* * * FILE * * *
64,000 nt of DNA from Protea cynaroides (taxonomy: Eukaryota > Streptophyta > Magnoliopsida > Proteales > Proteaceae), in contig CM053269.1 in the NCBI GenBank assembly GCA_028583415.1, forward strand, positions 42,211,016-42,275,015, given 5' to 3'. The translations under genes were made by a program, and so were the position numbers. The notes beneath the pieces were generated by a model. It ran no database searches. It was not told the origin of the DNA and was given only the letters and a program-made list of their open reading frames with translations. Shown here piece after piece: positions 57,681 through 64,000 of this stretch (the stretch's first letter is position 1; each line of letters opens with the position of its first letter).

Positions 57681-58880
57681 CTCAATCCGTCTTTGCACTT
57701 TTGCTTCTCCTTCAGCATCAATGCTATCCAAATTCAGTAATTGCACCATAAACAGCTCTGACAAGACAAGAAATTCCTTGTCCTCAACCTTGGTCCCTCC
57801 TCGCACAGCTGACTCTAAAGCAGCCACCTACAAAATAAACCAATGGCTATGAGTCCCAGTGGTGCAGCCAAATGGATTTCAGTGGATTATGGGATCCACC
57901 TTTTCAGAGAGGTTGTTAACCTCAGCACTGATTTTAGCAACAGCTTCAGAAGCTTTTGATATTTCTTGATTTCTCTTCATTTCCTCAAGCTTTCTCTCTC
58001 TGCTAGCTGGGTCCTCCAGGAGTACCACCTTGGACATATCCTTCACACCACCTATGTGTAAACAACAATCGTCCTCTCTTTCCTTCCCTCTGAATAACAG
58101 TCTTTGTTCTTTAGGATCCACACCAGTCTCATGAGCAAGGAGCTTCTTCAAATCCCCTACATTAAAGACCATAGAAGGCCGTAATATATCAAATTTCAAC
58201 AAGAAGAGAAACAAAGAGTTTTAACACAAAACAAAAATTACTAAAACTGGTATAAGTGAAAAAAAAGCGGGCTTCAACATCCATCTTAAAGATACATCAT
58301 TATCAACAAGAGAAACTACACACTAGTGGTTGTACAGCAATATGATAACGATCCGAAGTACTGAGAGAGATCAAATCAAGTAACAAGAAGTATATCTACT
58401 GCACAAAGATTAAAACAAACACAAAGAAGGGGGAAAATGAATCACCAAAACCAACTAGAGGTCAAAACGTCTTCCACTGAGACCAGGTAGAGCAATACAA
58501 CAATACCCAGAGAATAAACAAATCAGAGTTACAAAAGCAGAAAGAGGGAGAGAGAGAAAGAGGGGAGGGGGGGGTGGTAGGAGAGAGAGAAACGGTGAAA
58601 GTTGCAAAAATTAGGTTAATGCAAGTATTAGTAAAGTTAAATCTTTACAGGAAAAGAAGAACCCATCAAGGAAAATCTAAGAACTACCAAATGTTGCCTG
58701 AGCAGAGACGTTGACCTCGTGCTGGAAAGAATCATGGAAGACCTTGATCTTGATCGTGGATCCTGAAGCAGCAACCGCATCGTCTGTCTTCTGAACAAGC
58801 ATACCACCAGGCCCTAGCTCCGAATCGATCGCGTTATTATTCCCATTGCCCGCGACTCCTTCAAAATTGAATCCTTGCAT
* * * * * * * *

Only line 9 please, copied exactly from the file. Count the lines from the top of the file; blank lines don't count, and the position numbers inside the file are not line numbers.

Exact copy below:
58201 AAGAAGAGAAACAAAGAGTTTTAACACAAAACAAAAATTACTAAAACTGGTATAAGTGAAAAAAAAGCGGGCTTCAACATCCATCTTAAAGATACATCAT